In Abadie and Gardeazabal (2003), the authors describe a synthetic control as being a sum of weighted population values from non-exposed regions of Spain (i.e. regions which are not Basque Country). They:

construct a synthetic control region "which resembles relevant economic characteristics of the Basque Country before the outset of Basque political terrorism in the late 1960’s. The subsequent economic evolution of this “counterfactual” Basque Country without terrorism is compared to the actual experience of the Basque Country.

Generating a synthetic control region is accomplished by generating a set of non-negative weights, one for each Spanish region, which sum to unity. The weights are chosen, so that the characteristic variables of the synthetic control are as close to the exposed population (e.g., Basque Country) as possible.

"The reason to restrict the weights in $W$ to be nonnegative and sum to one is to prevent extrapolation outside the support of the growth predictors for the control regions.… When the weights… are restricted to be nonnegative and sum to one, [the values of the exposure population's $K$ number of characteristic variables] cannot be perfectly fitted in general even if the rank of [the synthetic control population] is equal to $K$. In this case, [the values of the exposure population's characteristic variables] will be perfectly fitted only if it lies in the “support”… of the growth predictors for the [synthetic] control regions."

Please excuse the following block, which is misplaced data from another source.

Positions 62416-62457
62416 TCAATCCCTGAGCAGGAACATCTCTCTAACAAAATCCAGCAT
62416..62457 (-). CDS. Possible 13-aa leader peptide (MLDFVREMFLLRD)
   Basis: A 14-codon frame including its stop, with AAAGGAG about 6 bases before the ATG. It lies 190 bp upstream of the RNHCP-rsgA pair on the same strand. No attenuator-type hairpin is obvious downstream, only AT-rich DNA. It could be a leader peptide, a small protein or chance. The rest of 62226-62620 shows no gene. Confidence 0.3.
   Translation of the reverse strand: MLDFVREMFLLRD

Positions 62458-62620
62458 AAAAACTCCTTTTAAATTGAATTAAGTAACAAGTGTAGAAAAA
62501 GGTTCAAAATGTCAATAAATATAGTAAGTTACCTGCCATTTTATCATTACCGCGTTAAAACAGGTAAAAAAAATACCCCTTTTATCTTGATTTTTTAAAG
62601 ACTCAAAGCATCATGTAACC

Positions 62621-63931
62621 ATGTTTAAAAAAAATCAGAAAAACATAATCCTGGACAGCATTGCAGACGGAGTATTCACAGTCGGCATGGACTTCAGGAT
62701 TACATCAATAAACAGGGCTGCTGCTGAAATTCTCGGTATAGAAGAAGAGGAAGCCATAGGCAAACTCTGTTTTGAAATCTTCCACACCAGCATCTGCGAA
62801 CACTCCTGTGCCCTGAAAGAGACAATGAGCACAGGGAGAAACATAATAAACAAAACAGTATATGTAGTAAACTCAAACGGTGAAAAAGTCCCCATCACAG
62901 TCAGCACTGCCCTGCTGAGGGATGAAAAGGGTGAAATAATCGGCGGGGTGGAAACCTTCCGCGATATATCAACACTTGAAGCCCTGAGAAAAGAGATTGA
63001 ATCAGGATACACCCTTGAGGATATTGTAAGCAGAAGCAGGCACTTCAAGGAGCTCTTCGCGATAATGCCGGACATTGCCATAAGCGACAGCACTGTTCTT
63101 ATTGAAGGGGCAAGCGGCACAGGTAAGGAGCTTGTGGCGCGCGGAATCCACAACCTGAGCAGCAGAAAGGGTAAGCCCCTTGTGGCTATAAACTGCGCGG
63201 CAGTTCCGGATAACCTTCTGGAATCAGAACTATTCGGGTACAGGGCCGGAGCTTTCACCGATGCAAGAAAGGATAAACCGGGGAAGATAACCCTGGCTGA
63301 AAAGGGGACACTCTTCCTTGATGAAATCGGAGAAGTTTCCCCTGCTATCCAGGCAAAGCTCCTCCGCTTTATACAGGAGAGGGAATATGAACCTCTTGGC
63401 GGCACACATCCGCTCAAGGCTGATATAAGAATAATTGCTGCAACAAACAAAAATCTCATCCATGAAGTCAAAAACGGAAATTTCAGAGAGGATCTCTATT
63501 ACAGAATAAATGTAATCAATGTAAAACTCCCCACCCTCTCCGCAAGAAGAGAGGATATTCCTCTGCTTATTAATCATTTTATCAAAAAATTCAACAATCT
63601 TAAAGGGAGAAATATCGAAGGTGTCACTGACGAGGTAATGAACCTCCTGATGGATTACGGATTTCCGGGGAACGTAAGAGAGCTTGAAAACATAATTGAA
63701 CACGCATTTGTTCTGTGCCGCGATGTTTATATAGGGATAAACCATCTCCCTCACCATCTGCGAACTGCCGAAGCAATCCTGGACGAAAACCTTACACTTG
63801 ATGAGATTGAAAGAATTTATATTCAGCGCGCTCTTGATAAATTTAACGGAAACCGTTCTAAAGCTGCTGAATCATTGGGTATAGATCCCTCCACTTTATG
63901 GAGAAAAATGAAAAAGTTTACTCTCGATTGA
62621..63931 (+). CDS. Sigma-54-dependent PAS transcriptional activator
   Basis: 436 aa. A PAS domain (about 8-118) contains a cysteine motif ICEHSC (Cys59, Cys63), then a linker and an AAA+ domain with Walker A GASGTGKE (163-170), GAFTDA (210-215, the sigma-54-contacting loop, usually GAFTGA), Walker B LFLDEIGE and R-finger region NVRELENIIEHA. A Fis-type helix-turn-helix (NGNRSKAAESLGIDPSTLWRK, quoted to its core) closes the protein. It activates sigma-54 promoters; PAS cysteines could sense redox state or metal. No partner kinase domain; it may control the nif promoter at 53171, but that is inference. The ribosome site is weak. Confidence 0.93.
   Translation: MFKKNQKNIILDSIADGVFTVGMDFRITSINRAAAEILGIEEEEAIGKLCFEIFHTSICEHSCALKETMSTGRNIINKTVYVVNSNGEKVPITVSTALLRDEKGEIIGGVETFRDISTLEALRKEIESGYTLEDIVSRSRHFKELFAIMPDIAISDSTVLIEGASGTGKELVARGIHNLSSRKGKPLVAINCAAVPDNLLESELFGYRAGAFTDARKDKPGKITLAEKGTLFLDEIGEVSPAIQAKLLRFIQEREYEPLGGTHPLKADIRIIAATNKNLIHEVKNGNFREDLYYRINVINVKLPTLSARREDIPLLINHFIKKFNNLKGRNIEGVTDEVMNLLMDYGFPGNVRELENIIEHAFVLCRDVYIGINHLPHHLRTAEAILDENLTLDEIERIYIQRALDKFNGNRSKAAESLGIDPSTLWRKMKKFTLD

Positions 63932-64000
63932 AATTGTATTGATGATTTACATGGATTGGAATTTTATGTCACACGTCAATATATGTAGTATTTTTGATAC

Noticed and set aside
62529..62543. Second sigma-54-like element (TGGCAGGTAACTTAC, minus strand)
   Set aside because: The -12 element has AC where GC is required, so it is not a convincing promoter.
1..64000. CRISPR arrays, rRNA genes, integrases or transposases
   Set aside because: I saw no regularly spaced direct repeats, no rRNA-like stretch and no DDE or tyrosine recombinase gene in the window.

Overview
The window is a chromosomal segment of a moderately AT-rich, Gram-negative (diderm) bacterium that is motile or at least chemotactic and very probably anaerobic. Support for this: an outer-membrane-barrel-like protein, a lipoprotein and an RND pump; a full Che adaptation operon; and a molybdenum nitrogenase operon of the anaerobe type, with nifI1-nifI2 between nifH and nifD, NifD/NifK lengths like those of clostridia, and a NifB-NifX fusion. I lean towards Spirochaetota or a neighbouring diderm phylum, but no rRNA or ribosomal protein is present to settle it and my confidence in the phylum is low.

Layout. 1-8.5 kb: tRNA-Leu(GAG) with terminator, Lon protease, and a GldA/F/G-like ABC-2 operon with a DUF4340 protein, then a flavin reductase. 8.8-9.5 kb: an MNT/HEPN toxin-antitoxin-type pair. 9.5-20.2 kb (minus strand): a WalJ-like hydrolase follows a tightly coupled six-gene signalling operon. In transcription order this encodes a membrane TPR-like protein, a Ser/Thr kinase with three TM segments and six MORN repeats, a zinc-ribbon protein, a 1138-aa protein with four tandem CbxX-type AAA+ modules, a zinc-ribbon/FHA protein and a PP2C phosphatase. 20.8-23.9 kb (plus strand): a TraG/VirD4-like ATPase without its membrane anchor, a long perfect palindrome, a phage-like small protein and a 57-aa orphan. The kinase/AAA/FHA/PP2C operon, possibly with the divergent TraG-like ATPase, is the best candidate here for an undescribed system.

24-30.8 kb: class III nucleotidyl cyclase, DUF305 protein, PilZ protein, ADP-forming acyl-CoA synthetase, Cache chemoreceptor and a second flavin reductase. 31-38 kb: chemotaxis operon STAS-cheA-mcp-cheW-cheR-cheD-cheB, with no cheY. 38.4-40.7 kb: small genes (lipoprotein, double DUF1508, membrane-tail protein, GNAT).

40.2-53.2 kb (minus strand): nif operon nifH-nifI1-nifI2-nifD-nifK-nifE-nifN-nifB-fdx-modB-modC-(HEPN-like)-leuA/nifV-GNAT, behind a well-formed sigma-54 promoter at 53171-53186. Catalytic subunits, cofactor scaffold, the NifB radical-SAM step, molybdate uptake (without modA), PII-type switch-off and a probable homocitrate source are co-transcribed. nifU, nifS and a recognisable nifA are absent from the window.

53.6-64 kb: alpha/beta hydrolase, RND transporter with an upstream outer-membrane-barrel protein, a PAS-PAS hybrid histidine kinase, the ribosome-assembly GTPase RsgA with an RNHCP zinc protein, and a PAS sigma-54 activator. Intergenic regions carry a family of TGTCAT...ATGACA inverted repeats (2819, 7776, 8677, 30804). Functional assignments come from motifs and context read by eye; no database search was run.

The authors explain that $\bf{X}_{1}$ is a $K \times 1$ vector of characteristics of the exposure population, $\bf{X}_{0}$ is a $K \times J$ matrix of the corresponding characteristics of $J$ non-exposure populations from which the synthetic control will be created, "$\bf{V}$ is a diagonal matrix with nonnegative components [with] values [reflecting] the relative importance of the different growth predictors[, and] the vector of weights $\bf{W}^{*}$ is chosen to minimize $(\bf{X}_{1} - \bf{X}_{0}\bf{W})^{\prime} \bf{V}(\bf{X}_{1} - \bf{X}_{0}\bf{W})$ subject to [individual weights] $w_{j} \ge 0\text{ }(j = 1, 2, \dots, J)$, and $w_{1} + \dots + w_{J} = 1$."

How are the weights $\bf{W^{*}}$ minimized? The details in Appendix B leave me unclear… for example, I do not feel I could write a program to accomplish this (as does their Synth package for R).

Abadie, A., & Gardeazabal, J. (2003). The Economic Costs of Conflict: A Case Study of the Basque Country. The American Economic Review, 93(1), 113–132.


2 Answers 2


The discussion on p. 396-397 in Abadie, Alberto. 2021. "Using Synthetic Controls: Feasibility, Data Requirements, and Methodological Aspects." Journal of Economic Literature, 59 (2): 391-425 really cleared this up for me.


The same way you minimize anything. Take the derivative of the function, set it to 0, and solve, stipulating that these weights sum to 1.

I've never done the mathematics by hand, but the weights are meant to reflect the importance of the variable when measuring the difference between treated and control units

  • $\begingroup$ This answer is starving for actual details, and is effectively tautological. $\endgroup$
    – Alexis
    Commented Oct 13, 2021 at 4:28

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